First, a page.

American Fancy Rat & Mouse Association

This article is from the WSSF 2010 AFRMA Rat & Mouse Tales news-magazine.

Colors & Coats

Splashed Mice; “Tri-Color” Mice; Tri-Color/Calico Mice
Splashed Mice

Candy Evans, NRMCI, New Jersey, e-mail
Q I have some questions regarding the Transgenic (Splashed) mice. Well, actually, can you tell me a little more about them. I’ve been told that you have to breed them to Siamese or to each other. Here is what I’ve been told regarding the transgenics.

Originally, Mike Chiodo got them from a lab supplier. He gave one single male to Beth Cooper with instructions on how to make more—breed it to a regular Siamese. We later got some others from him, but always the same process. Beth undoubtedly gave them to Wanda Wilson, and either Wanda didn’t trust what Beth told her, or Beth didn’t tell her how to make more.

The transgenic is not quite as simple as a plain dominant—it’s actually a scientifically altered gene on the C locus which suppresses the dominant C except in spots, allowing a recessive to show up as the background color. It only works on the C locus, which is why they are generally Siamese splashed with Black. You might be able to make Coffee splashed with black. You might be able to make them splashed with chocolate. If you outcrossed, to say, the reds, you might get white splashed with red. If you bred in albino, you’d have white with spots—both would look just like regular spotted mice, so not such a great idea. If you went to the silver/champagne dilutes, you’d probably get white splashed with silver/champagne—again, looking like a regular spotted mouse. So you really only want to breed them to Siamese or to each other.

Is this correct? What other information can you give me.

A Good to know this information. What Wanda told me is one of their people got them from a Lab (I don’t remember who) and they were created from gene splicing and to never outcross them or you will lose the pattern. The original ones I got from Wanda Wilson in March of 1995 always threw Transgenic and PEW in every litter—nothing more. The TG were everything from super dark, almost a self Black, to less black splashes and more background showing through. All the outcrossing I’ve done to make other color versions are not spotted mice whatsoever—they are the splashes on the background color.

Transgenic Mice
Two of the original transgenic (Splashed) mice I got from Wanda Wilson in March 1995. Note the ruby eyes on the lighter one. These were black mice on a gray background, nothing Siamese there.

Transgenic Mice
Some Black Splashed mice from my first litter in August 1995 from the original stock from Wanda Wilson, owned and bred by Karen Robbins.

I don’t recommend breeding them to Siamese. They come out a muddy mess—instead of the gray background you get “mud” plus points. You can see the Siamese points and shading but they have the splashes on top of it, and because of the brown background of the normal Siamese, the background on the Splashed are a muddy color. I’ve had light marked Siamese Splashed, and I’ve also had very dark ones that really look like mud. I’ve also seen one that looked like a Siamese Sable Splashed.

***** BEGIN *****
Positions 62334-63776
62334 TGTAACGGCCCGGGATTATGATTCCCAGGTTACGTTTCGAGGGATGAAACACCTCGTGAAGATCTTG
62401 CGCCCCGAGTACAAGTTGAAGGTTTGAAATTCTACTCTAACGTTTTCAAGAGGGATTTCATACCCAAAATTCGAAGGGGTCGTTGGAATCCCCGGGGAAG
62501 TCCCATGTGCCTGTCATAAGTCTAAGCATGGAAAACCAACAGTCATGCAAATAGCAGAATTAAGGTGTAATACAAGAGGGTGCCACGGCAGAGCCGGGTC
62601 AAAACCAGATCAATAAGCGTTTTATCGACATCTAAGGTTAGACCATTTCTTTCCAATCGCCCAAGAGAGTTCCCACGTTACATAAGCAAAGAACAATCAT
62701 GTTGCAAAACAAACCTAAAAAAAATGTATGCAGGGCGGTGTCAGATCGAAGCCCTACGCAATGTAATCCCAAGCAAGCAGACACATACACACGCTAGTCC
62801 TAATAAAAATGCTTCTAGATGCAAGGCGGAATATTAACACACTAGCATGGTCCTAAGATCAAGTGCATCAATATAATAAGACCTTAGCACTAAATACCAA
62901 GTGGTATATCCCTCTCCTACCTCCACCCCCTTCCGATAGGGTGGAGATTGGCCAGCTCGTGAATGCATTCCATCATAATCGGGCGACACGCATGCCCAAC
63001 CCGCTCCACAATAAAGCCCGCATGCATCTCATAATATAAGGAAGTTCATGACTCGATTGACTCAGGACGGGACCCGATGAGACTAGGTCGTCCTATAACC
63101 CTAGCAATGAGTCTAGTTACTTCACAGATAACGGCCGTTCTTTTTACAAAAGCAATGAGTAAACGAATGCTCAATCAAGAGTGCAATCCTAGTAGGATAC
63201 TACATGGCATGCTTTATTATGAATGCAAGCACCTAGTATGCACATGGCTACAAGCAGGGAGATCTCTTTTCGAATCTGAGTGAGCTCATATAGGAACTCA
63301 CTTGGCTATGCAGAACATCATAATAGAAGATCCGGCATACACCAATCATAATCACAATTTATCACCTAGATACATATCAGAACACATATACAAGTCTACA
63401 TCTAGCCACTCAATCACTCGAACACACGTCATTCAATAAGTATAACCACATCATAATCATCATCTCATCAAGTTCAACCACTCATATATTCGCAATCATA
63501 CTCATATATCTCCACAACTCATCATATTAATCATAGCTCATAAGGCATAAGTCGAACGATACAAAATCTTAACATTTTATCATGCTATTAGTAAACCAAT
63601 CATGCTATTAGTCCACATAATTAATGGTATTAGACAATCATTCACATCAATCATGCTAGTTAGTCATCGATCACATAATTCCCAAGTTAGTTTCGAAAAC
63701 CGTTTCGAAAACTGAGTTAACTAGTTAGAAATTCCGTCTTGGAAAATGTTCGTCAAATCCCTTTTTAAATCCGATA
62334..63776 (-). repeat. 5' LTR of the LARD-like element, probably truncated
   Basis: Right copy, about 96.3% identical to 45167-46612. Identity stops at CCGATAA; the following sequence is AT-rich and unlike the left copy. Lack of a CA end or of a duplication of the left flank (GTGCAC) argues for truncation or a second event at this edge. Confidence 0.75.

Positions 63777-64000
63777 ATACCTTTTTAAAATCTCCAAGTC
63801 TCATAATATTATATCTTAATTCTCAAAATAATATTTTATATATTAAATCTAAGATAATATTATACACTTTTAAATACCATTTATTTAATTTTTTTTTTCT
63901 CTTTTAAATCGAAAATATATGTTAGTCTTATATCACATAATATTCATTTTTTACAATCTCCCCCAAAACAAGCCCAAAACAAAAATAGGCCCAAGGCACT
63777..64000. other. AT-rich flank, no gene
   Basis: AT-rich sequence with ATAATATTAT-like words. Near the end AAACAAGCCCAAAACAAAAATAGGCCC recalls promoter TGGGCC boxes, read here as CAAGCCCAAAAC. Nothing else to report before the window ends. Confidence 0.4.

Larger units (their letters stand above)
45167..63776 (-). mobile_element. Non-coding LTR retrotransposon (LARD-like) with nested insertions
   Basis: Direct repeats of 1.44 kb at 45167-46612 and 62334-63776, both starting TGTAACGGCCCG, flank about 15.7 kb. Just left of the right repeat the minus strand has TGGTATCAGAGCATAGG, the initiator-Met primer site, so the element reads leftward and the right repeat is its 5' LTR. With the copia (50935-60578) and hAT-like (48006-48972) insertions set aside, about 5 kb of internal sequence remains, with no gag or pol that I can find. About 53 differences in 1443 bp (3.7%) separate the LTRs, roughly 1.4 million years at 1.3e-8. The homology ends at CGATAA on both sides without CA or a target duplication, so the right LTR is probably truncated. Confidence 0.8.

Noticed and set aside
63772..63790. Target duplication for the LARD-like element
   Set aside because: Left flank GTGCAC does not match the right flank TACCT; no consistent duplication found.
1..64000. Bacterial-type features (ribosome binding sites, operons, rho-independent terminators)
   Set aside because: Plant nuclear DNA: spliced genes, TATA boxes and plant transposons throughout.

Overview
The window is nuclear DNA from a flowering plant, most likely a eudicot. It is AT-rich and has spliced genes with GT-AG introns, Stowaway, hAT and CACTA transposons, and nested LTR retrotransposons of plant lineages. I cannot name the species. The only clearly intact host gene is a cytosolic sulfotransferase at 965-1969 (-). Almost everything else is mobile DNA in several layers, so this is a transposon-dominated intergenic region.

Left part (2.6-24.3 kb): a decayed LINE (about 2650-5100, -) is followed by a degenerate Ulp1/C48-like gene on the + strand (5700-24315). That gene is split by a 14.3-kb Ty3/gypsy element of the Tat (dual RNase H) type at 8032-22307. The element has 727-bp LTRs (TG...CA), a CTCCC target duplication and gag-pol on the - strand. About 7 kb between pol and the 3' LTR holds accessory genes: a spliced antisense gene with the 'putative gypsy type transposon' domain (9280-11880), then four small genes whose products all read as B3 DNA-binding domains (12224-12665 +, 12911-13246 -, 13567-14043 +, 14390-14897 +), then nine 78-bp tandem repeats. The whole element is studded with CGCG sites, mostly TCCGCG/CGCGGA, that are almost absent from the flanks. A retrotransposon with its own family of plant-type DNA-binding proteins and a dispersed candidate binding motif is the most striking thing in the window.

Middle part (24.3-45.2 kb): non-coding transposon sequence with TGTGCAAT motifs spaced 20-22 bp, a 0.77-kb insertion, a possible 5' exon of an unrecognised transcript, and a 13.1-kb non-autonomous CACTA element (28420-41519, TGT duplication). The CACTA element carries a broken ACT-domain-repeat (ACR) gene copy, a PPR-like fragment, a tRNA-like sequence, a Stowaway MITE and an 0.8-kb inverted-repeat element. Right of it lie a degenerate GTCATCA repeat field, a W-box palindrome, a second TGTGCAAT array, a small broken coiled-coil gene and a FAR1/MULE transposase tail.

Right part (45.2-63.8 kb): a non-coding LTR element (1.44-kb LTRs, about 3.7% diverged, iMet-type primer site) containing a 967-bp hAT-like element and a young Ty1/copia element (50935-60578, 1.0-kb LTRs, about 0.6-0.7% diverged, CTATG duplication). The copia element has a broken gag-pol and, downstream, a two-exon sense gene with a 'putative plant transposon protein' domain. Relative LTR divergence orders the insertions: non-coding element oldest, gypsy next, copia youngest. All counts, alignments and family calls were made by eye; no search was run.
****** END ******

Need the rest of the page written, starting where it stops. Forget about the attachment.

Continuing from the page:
Siamese Splashed
A Siamese Splashed from 2000, owned and bred by Karen Robbins.
Chocolate Fox Splashed
A Chocolate Fox Splashed from 2000, owned and bred by Karen Robbins.

I’ve also had them in Fox/Tan. Interesting when you get the Tan gene in there. The belly for the most part will be a Fox/white color except where a very dark splash mark would be and those are Tan/orange.

Black Splashed
An odd-eye Black Splashed male from 2007 showing very nice type and size, owned and bred by Karen Robbins.
Broken-Multi Splashed
A Splashed 4-week-old kitten from 2001 showing patched markings in black, “brown,” and light gray which would work well to make “tri-color” (Broken-Multi) mice, owned and bred by Karen Robbins.

When I outcrossed them in 1998 to one of my English Beige Fox males so I wouldn’t lose them, that’s when I found they are dominant, so you don’t have to breed to each other to get more; however, once you get some, then breed them to each other and have separate lines going with them. You will get mostly PEWs with a few Splashed if you breed them to a PEW. When you need to outcross to improve something, then I put them into English (take a Splashed female to an English male) then take those and breed back into the Splashed. Since they are dominant, it is very easy to improve the type and size on them by outcrossing with the large English show mice. I’ve found I can breed Selfs out of Splashed to a non-Splashed and still get Splashed (only a couple but still there). They will throw Selfs in every litter—mostly PEW. I will keep PEW females once in a while (or another Self color) only if they show exceptional type, to use them to breed back with a Splashed. I normally don’t keep Self males out of Splashed (though I did keep one really nice PEW male with good size and type and bred him to Splashed and got very nice kids; you just don’t know what the splashing is like on the Self colors)—I always use Splashed males with Splashed females or Self females. Any Selfs that you keep out of Splashed, make sure you keep a note that they are out of Splashed so you won’t breed them into your non-Splashed lines or you may have Splashed showing up when you aren’t expecting it.

Blue & Lilac Splashed
A Blue Splashed (L) and a Lilac Splashed (R) from 2003, owned and bred by Karen Robbins.